The thing is, while the struggle is no fun, I discovered that it’s in our struggles we gain greater clarity of who we are (not think we are) and the opportunity to grow stronger from the experience.


Another realisation was, humans are incredible at adapting to change and more than surviving, they embrace new ways to thrive, in the face of adversities.


It was a real challenge! And looking back, if I hadn’t passed I’m not sure I would be where I am today.


Not only did I achieve my goal, by the end of the three months I had save $5,000.


The thing about momentum is that it’s easier to keep moving forward once you're moving. So filled with the self-confidence and evidence of my achievement (my bank account balance) I planned my next goal.


This next goal would take longer but have a “bonus reward” only if I could achieve it.


The goal was to save $15,000 by my 26th birthday  (9 months’ time).


Self Confidence and Goal Setting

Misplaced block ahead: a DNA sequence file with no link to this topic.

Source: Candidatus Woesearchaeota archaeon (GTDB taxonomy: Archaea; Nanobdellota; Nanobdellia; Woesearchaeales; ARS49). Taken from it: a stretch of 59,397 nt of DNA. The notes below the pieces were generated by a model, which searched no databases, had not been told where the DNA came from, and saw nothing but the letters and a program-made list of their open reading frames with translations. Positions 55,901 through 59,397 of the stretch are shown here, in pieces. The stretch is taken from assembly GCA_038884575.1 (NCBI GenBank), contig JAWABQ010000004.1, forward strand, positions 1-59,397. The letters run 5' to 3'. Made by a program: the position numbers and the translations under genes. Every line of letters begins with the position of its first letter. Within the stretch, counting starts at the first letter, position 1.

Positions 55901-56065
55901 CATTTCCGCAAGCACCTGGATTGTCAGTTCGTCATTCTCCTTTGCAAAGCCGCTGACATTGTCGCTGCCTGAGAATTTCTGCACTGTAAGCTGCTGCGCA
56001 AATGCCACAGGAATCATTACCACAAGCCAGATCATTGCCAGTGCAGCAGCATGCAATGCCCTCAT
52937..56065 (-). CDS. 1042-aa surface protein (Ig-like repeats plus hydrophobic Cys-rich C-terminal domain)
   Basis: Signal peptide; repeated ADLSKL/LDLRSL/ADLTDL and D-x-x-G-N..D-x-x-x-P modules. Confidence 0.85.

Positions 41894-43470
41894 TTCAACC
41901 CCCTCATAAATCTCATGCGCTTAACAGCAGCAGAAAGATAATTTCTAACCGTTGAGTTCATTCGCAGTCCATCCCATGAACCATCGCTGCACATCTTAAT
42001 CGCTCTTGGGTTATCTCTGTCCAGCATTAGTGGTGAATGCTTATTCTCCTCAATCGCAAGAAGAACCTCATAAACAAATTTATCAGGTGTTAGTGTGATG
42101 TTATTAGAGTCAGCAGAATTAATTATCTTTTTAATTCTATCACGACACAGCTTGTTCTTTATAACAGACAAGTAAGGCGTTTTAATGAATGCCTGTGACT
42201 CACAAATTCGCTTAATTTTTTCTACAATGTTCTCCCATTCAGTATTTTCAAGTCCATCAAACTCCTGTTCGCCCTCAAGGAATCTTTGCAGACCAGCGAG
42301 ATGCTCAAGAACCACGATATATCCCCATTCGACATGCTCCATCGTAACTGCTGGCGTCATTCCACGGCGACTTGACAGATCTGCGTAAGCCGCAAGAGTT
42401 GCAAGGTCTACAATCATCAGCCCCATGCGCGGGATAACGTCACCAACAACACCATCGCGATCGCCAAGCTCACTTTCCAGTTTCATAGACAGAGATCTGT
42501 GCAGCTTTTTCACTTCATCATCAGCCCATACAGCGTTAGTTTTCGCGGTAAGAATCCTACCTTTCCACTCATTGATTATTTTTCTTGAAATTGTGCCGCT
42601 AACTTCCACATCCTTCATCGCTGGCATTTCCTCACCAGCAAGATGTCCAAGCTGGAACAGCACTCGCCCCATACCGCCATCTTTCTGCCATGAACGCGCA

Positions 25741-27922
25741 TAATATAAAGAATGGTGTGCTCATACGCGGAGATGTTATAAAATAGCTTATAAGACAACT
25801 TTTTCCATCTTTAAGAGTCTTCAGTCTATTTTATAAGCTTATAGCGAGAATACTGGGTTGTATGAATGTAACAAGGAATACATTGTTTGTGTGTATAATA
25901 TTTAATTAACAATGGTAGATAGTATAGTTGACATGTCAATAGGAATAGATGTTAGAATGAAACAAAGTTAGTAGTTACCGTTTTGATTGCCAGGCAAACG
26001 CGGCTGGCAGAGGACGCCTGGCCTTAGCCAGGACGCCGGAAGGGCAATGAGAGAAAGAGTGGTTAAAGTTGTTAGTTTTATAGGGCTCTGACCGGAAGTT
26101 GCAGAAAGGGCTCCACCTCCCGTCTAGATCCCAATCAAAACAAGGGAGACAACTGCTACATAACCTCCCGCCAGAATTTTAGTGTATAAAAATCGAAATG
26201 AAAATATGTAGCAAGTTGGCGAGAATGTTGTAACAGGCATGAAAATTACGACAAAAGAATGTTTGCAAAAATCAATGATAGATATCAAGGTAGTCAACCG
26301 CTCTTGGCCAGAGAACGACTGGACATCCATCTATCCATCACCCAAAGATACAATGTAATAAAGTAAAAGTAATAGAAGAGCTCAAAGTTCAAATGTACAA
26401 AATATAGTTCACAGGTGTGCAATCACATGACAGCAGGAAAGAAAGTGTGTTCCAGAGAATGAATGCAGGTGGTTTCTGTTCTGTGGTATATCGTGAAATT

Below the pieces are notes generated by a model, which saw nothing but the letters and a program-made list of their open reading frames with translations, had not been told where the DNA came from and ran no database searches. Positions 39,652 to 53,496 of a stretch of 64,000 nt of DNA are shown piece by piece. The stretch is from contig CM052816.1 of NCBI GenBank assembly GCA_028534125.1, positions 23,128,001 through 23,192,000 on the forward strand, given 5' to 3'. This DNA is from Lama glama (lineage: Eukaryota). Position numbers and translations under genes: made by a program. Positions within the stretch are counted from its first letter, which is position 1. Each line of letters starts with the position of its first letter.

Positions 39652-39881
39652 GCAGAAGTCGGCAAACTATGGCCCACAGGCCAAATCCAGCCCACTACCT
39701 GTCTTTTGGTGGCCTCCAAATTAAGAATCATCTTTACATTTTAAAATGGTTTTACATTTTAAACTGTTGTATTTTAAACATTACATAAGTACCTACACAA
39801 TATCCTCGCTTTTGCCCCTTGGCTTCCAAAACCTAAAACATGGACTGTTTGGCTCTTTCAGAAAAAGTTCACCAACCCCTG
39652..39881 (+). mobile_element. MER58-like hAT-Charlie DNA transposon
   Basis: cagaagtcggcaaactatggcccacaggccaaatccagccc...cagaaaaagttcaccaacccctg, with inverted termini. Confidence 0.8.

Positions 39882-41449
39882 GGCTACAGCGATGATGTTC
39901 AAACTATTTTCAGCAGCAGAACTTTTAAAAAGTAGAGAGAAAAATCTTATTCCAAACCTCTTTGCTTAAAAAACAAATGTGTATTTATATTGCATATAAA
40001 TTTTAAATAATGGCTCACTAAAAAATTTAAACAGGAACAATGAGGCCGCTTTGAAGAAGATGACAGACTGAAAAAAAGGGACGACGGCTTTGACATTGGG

The momentum I had was the already saved $5,000. Any money I saved above $15,000 balance I could spend on whatever I chose, guilt free.


I had no idea about investments As such I stuck with what I knew best i.e. work more hours, earn more per hour, spend as little as I could and constantly benchmark my progress along the way.


By my twenty sixth birthday (12 months from my taking that first step) I had saved $19,687.


WOW!!!! With my 4 weeks holidays accrued over the last twelve months, I headed off to back pack SE Asia for a month. First Singapore, then Malaysia, Thailand, Laos and Burma. Total cost $4,500.